Posted 9:27 PM 10/22/2012 : City considers closing two golf courses
TUCSON - Golf may bring thousands of visitors to Arizona but, right now, the Tucson City Council is considering closing two courses - city sites that keep losing money.
There are currently five golf courses operated by the city. Last year 193,000 rounds of golf were played on those courses. That's down over 100,000 rounds from ten years ago.
The city estimates that since 2005, there is a combined operational debt of $7.5 million.
On Monday, the Tucson City Greens Committee met to discuss options for the public courses at Randolph Golf Course. According to City of Tucson Director of Finance Kelly Gottschalk, it's time for the city courses to get out of their financial holes. "Tucson, like all the courses around the country, have been losing money for the past couple of years," Gottschalk said, "and the mayor and council have decided that golf is an activity that needs to be completely self-sufficient, so we are looking at how we can do that."
Since 2005, El Rio Golf Course, on Tucson's west side, has required subsidies of over $3 million and is on track to lose nearly half-a-million dollars this year. Fred Enke, on the city's far east side, is in the red for $750,000 over that same period and is expected to lose over $240,000 this year.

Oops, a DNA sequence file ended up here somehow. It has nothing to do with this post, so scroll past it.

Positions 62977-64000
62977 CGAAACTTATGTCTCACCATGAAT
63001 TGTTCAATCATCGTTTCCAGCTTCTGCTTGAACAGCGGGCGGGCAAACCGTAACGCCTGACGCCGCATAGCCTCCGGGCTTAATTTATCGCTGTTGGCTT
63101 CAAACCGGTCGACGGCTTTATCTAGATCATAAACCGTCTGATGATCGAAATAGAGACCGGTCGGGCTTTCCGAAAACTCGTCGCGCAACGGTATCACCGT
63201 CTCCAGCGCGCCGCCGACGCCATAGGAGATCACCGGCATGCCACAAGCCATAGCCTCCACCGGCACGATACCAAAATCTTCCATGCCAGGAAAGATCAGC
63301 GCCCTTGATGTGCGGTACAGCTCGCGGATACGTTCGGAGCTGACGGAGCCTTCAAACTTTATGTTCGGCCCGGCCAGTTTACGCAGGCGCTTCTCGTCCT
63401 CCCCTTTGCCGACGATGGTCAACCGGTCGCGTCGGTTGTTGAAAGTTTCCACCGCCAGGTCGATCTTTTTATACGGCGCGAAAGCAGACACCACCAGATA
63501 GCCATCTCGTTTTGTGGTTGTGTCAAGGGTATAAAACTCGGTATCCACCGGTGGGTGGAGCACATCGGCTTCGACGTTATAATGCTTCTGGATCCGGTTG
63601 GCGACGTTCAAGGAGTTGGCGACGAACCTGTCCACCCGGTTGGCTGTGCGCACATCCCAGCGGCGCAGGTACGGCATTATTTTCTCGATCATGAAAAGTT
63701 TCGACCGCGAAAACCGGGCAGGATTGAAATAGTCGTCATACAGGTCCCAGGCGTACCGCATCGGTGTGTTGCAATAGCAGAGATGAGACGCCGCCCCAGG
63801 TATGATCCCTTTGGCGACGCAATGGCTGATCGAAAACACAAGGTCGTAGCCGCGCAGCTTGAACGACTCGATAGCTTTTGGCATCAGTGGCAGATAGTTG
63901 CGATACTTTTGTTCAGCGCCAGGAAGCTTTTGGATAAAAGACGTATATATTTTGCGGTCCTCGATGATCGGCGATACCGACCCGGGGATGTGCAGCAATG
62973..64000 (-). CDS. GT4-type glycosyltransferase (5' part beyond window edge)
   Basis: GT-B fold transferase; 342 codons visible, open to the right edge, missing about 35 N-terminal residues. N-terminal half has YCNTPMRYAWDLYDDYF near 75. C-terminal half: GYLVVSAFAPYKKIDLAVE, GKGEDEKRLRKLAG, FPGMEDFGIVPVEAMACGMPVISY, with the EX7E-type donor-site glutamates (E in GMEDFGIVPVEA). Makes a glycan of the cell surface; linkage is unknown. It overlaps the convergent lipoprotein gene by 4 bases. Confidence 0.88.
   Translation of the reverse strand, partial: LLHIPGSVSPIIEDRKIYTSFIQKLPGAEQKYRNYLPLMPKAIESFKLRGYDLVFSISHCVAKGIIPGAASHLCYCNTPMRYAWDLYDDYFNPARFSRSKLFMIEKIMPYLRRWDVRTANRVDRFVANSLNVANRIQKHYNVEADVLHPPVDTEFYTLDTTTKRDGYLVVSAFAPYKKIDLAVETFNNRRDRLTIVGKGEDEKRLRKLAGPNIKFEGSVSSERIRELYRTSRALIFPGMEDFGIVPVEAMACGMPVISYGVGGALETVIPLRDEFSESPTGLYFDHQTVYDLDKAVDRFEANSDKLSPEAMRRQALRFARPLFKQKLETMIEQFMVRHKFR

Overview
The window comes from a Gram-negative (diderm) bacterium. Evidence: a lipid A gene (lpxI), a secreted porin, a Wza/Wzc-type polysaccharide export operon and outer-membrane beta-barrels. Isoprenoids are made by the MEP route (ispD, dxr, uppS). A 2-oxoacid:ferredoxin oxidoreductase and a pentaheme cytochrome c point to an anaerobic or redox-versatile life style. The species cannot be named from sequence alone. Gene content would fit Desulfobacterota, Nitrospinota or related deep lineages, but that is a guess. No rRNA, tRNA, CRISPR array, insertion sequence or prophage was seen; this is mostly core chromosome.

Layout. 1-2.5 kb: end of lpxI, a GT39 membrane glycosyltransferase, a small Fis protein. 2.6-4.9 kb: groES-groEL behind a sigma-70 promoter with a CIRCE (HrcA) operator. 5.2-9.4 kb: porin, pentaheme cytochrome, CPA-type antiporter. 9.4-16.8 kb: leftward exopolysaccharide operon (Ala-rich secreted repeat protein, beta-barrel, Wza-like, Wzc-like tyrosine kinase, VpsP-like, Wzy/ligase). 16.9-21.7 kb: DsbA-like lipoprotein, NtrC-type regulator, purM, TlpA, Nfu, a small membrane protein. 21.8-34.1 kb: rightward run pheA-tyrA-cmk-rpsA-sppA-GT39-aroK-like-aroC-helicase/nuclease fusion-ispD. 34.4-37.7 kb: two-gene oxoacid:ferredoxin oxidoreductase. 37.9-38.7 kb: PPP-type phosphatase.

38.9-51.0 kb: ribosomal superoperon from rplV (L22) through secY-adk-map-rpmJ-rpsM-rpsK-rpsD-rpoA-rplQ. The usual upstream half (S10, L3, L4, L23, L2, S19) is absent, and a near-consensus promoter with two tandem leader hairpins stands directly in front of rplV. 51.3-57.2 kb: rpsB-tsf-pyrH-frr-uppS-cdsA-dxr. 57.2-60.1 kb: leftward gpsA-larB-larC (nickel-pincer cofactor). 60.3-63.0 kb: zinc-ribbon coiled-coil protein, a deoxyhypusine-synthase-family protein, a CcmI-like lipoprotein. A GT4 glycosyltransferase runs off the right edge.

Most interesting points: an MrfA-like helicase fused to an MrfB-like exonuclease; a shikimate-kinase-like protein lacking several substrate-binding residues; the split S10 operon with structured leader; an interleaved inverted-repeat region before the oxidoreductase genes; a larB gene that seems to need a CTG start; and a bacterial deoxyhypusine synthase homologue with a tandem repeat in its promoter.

At the meeting on Monday, the Tucson City Greens Committee discussed some of the options, including privatizing and letting other businesses come in and run the courses. But advocates of the keeping the courses public, like committee member Frank Salbego, believe the city should take a swing at other options.
"Why should these courses be empty at two in the afternoon, why can't they play a round for $5, why can't they have a cart for $5 bucks?"
If the courses aren't able to reverse their fortunes, and soon, the most likely option will be turning the courses in to multi-purpose facilities, or more simply put, parks. Tucson City Councilman Paul Cunningham says right now it all comes down to dollars. "Golf is still a recreational program, it has 32,000 youth rounds are given for one dollar a round. It still has some benefits", said Cunningham. "That being said, we really want golf to pay its own way."
On Tuesday afternoon, the city council will meet and the fate of the public courses will be on the agenda. The closing of the two courses could happen within the next six to nine months.
Click here to submit a news tip to us!
Become a Facebook Fan!
Help those in need this holiday season
Win! Win! Win!
Wise Local Marketing!
Get news, weather and more on your smartphone and tablet!
Get texts for news, traffic, deals and more!
Sign up on KVOA.com for newsletters, exclusive deals, and more!
What's happening on News 4 @ 4
Stories and videos with Kristi's Kids
Check out the latest events FC Tucson has scheduled.
Let us help grow your business
Digital Channel 4.2
What's on KVOA and when!
Contact info for our department heads
KVOA's on air personalities!
Work at News 4 Tucson
Complete feeds of all KVOA.com stories
FCC Public File of Records, Reports, and More